Extended Table goes al fresco

Meal recipients hang out in the shade in front of the First United Methodist Church eating and socializing.
Charlie Wertheim / Post Independent
GLENWOOD SPRINGS EXTENDED TABLE DINNER When: 5-6 p.m. Monday through Friday

Where: First United Methodist Church, 824 Cooper Ave., Glenwood Springs

Contact: 970-625-4496,


When: 5-6 p.m. Tuesdays and Thursdays

Where: Rifle United Methodist Presbyterian Church, Lovell Building, 200 E. Fourthth St.

Contact: 970-625-4496,

COVID-19 nearly put a fork in LIFT-UP’s Extended Table meal program.

But the organization and its volunteers cooked up a way to continue serving evening meals to whoever needs one.

With the statewide lockdown in March, Extended Table was no longer able to offer meals in the kitchen of the First United Methodist Church at Ninth and Cooper in Glenwood. 

LIFT-UP decided to continue the program outdoors, first in the alley behind the church, later moving to the front.

“It was important for LIFT-UP to keep the program going and just pivot to the new rules of COVID to allow the program to be sustainable through the pandemic. Then our volunteers jumped right on board and were flexible right away and said, ‘Yes, we’re all for doing it,’” LIFT-UP executive director Angela Mills said.

The move outdoors was the only big change as it’s still the volunteers that make it happen. 

“The volunteer groups purchase and prep and serve the food themselves,” Mills said.

The brown bag nature of the meals requires some imagination to avoid redundancy. 

“We’ve got to be more creative because when we were inside we could have warm meals for them; we did a lot of meals in crockpots. Now we’re coming up with egg salad, tuna salad, taco salad, and people are doing wraps. Some people actually took a little grill and grilled up some burgers and hot dogs for them. It’s just trying to think of different ways so they don’t get burned out on sandwiches,” volunteer Jamie Darien of Glenwood Springs said.

Since the pandemic the turnout has been down a little bit.

“When we were inside we would have anywhere from 35-50 or 60 people showing up depending on weather, depending on the month, and now it’s usually about 25-30 people,” Darien said.

Mills confirmed that the number of meals officially served has been lower during the coronavirus outbreak.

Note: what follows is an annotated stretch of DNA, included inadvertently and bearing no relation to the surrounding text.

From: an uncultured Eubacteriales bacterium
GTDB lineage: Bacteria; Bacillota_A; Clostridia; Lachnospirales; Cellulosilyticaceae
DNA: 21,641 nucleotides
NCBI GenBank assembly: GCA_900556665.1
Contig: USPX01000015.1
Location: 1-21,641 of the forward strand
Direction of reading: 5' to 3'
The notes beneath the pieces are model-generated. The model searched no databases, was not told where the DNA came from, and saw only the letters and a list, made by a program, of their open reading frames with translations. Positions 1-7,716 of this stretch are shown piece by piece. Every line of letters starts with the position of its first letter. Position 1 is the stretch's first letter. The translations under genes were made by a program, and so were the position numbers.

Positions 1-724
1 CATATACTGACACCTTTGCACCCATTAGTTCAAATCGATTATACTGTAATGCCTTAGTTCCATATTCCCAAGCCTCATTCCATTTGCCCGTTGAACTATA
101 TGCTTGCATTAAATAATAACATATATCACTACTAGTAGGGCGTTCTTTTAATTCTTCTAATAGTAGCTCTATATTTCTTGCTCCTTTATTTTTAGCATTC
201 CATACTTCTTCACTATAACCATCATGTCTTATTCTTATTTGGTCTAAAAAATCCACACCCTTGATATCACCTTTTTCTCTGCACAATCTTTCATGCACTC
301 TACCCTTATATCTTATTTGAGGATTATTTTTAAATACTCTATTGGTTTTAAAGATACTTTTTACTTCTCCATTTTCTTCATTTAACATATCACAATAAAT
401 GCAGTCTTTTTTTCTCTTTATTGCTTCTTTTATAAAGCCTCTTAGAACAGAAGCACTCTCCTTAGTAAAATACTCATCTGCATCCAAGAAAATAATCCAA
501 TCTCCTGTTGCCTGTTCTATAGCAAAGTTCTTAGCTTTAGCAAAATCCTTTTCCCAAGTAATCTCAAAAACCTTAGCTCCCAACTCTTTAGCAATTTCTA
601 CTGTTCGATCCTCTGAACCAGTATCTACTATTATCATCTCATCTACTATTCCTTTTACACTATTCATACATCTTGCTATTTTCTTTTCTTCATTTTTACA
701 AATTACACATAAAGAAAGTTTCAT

There were 658 meals served in January and 664 in February. That number dropped by an average of about 20% over the next four months, with about 550 meals served each in March, April and June with May dipping to 437, she said.

A crew from Mountain View Church hands out meals at the First United Methodist Church in Glenwood on Wednesday evening. From left: Yoko Smith; Annalise, Katie and Gretchen Laven; and Kristyn Hartmann.

One possible explanation for declining numbers is some people staying away because of COVID-19.

“We have some local folks sometimes that go in that are single, and they just go in for social hour,” said Renee Horton, LIFT-UP office manager.

“It’s the seniors that come in for the social aspect, and now the seniors are taking care of themselves and staying home,” Mills said. 

Darien said among those that show up there is still socializing.

“A lot of them hang out in front of the church and eat and socialize. That’s what so much of Extended Table is — a chance to have a community,” she said.

The number of meals served in Rifle has seen little change between February and May, with a high of 202 in February and a low of 185 in April.

Darien said that the brown bag format has some advantages for recipients.

“It really helps them that a lot of the food they’re getting now they can take with them to their camp. There’s a lot of snacks: beef jerky, chips, apple sauce, a lot of protein bars, a lot of granola bars, things they can stuff into their packs or pockets and take with them,” Darien said.

Most of the shifts are filled with church groups. Darien said that some volunteers have decided not to participate during the pandemic, but others have filled in.

“There have been a lot of empty nights because people of course are fearful of being there, but other people have stepped right in and picked those nights up,” she said.

All in all she finds it a satisfying experience.

“Everybody’s there to help each other whether they have a home or not. I think that really says a lot,” Darien said.

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